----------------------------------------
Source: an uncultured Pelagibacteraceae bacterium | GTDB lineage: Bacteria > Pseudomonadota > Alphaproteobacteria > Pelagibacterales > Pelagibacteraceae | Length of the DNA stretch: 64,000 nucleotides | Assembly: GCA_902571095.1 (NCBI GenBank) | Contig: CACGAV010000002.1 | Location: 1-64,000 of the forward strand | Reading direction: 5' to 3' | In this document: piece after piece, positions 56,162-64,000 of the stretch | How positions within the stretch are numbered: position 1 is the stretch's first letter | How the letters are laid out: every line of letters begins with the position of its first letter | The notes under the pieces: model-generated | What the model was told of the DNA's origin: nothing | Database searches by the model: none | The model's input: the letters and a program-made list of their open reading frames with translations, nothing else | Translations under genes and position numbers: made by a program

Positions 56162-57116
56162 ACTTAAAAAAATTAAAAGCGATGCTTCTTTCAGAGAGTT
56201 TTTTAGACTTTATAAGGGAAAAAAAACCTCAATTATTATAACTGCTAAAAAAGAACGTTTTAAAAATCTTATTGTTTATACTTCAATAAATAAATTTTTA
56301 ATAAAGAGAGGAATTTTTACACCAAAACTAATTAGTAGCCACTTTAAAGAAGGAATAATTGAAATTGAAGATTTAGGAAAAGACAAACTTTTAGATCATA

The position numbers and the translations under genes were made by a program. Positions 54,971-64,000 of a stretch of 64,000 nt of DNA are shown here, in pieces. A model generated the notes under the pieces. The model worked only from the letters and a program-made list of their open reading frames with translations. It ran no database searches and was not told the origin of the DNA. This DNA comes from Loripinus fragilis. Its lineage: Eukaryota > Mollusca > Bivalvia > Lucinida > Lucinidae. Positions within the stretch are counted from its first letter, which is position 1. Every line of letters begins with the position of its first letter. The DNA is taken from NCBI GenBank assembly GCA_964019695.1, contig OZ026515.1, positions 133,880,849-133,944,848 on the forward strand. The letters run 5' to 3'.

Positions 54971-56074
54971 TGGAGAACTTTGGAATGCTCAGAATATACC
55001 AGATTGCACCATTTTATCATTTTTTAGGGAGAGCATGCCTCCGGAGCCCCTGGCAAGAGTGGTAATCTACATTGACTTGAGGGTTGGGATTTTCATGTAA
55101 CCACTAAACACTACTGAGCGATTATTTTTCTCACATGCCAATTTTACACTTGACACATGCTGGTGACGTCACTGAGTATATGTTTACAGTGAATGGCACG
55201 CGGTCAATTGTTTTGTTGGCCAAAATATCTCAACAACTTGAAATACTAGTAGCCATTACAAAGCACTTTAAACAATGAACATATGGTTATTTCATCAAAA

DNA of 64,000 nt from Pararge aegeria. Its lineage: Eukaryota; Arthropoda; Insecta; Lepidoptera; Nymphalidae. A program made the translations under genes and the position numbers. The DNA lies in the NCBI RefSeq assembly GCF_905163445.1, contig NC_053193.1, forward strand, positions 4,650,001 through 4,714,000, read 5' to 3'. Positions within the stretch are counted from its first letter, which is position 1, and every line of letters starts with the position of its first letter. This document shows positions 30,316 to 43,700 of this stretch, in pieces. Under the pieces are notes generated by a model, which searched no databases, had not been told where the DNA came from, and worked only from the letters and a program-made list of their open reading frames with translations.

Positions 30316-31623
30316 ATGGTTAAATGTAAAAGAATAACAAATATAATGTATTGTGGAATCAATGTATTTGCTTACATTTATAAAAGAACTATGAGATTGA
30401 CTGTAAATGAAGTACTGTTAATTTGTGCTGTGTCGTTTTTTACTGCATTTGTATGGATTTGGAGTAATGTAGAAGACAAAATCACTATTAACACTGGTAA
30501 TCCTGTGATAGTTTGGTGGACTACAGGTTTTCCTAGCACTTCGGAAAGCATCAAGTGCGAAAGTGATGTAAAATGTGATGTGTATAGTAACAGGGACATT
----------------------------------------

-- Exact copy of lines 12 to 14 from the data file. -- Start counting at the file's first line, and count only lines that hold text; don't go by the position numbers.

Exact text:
DNA of 64,000 nt from Pararge aegeria. Its lineage: Eukaryota; Arthropoda; Insecta; Lepidoptera; Nymphalidae. A program made the translations under genes and the position numbers. The DNA lies in the NCBI RefSeq assembly GCF_905163445.1, contig NC_053193.1, forward strand, positions 4,650,001 through 4,714,000, read 5' to 3'. Positions within the stretch are counted from its first letter, which is position 1, and every line of letters starts with the position of its first letter. This document shows positions 30,316 to 43,700 of this stretch, in pieces. Under the pieces are notes generated by a model, which searched no databases, had not been told where the DNA came from, and worked only from the letters and a program-made list of their open reading frames with translations.

Positions 30316-31623
30316 ATGGTTAAATGTAAAAGAATAACAAATATAATGTATTGTGGAATCAATGTATTTGCTTACATTTATAAAAGAACTATGAGATTGA